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Publication numberUS3609102 A
Publication typeGrant
Publication dateSep 28, 1971
Filing dateOct 2, 1969
Priority dateOct 2, 1969
Publication numberUS 3609102 A, US 3609102A, US-A-3609102, US3609102 A, US3609102A
InventorsMitchell L Schlossman
Original AssigneeParis Cosmetics Inc
Export CitationBiBTeX, EndNote, RefMan
External Links: USPTO, USPTO Assignment, Espacenet
Multicolored transparent polymer gel emollient bases, with oil-miscible dyes, for oil-soluble cosmetics, perfume and pharmaceuticals
US 3609102 A
Abstract  available in
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Claims  available in
Description  (OCR text may contain errors)

United States Patent Mitchell L. Schlossmln Rockaway, NJ. 863,356

Oct. 2, 1969 Sept. 28, 1971 Paris Cosmetics, Inc.

Inventor Appl. No. Filed Patent/ed Assignee US. Cl. 252/522, 8/14, 8/76, 8/79,106/171, 106/191, 106/193,

Int. Cl ..G0ln3l/22, A6lk 7/00,C1lb 9/00 mu ol Search 424/159,

[56] References Cited UNFIED STATES PATENTS 3,011,950 12/1961 Mehaffey 424/59 X 3,101,301 8/1963 Siega1eta1,.......... 424/71 X 3,133,865 5/1964 Richardson et al.. 424/71 3,215,603 11/1965 Gross et a1. 424/71 X 3,330,731 7/1967 Mehafi'ey 424/81 X 3,395,215 711968 Schubert 424/81 X 3,427,382 2/1969 Haefele 424/71 3,485,915 12/1969 Gerstein et a1 424/81 Primary Examiner-Shep K. Rose Attorneys-Harry C. Bierman, Jordan B. Bierman and Bierman & Bierrnan ABSTRACT: The composition comprises a first polar phase and a second nonpolar phase. The second phase is comprised of a plurality of discrete macroscopic bodies dispersed throughout the first phase. The first phase comprises a polar solvent having a polymer dissolved therein. The polymer imparts a Bingham yield value to the composition which is sufficient to retain the second phase in dispersion. The bodies impart to the composition an optical effect which can be enhanced by incorporating into said bodies differing colors.

MULTICOLORED TRANSPARENT POLYMER GEL EMOLLIENT BASES, WITH OIL-MISCIBLE DYES, FOR OIL SOLUBLE COSMETICS, PERFUME AND PHARMACEUTICALS The present invention relates to gels. More particularly it relates to transparent gels containing dispersed therethrough discrete particles of lypophilic material and to a method of manufacturing these gels. These particles impart a characteristic optical effect. The gels are emollient and are useful as cosmetic and pharmaceutical bases.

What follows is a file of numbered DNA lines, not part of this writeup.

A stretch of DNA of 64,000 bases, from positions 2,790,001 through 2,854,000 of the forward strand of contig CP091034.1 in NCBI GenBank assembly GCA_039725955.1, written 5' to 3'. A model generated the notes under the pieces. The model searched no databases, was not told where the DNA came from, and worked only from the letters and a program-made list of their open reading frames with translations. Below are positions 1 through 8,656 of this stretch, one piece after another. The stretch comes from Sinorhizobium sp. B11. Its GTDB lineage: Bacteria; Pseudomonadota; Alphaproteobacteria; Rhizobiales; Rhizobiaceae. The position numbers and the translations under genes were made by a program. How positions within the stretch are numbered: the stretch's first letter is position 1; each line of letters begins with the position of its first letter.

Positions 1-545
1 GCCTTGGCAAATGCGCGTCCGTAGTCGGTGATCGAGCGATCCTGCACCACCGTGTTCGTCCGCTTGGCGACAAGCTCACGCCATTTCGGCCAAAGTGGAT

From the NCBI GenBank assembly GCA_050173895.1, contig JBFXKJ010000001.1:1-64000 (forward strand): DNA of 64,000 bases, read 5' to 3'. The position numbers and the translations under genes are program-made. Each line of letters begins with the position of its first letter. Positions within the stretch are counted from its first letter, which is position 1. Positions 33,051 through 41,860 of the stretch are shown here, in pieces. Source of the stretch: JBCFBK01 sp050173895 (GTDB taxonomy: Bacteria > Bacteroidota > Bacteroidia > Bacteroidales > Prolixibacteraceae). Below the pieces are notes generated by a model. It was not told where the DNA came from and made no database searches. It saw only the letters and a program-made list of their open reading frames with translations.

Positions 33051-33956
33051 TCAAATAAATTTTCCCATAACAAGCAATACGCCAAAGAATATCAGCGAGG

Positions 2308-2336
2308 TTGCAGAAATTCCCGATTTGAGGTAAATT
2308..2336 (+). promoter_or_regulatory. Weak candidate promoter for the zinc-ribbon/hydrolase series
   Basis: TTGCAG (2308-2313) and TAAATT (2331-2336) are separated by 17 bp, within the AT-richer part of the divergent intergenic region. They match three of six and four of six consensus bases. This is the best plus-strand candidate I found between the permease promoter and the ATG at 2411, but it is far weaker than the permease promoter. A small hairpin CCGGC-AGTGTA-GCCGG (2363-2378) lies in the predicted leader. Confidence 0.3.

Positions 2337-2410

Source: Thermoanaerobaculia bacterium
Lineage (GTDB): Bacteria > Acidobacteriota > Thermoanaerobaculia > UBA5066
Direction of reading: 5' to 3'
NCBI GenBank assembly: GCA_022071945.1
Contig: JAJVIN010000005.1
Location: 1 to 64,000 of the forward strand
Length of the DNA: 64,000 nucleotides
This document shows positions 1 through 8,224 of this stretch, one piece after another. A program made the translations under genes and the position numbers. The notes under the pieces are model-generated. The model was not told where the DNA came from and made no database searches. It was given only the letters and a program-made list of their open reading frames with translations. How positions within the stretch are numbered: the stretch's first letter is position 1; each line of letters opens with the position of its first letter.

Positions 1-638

Cosmetic and pharmaceutical emollient bases are generally emulsion based. They are typically oil-in-water or water-in-oil emulsion systems. Water-in-oil emulsion bases are usually greasy and are therefore unacceptable to many users. Oil-inwater emulsion bases are usually greasy and are therefore unacceptable to many users. Oil-in-water emulsion bases are disadvantageous in a number of respects. Materials present in the oil phase having some solubility in the aqueous external phase often migrate from the oil to the external phase. For example, perfume oils which have been incorporated into the oil phase may migrate to the aqueous phase. This results in a drop in fragrance intensity and loss of fragrance top notes. There is need for a new type of cosmetic and pharmaceutical emollient base. One which is esthetically pleasing, elegant, different and reflects a more dynamic image. The present invention seeks to provide such a base. The base of the present invention is a semisolid product. More specifically it is a gel. The gel comprises a clear semisolid phase having dispersed therethrough discrete macroscopic globular oil-soluble nonpolar emollient bodies. These bodies, owing to the high viscosity of the gel, remain suspended. They impart a characteristic optical effect to the gel. The optical effect can be enhanced by making the bodies multicolored.

The base of the present invention opens the door to a number of novel formulating techniques. Ingredients which are incompatible can be separated and used in the same base. One ingredient is dissolved or suspended in a first oil-soluble nonpolar material. The other ingredient is dissolved or suspended in a second oil-soluble nonpolar material. The first and second materials are separately dispersed throughout the gel in the form of discrete macroscopic globular bodies.

This approach can also be utilized for dispersing bodies which differ in color. As a further refinement of this technique a gel containing different colored bodies (for example, blue and yellow) would upon being rubbed onto the skin change to a completely different color (green).

The dispersed bodies when colored are highly visible showing intense color. The color level can be adjusted so that when the base is applied to the skin the color seems to vanish.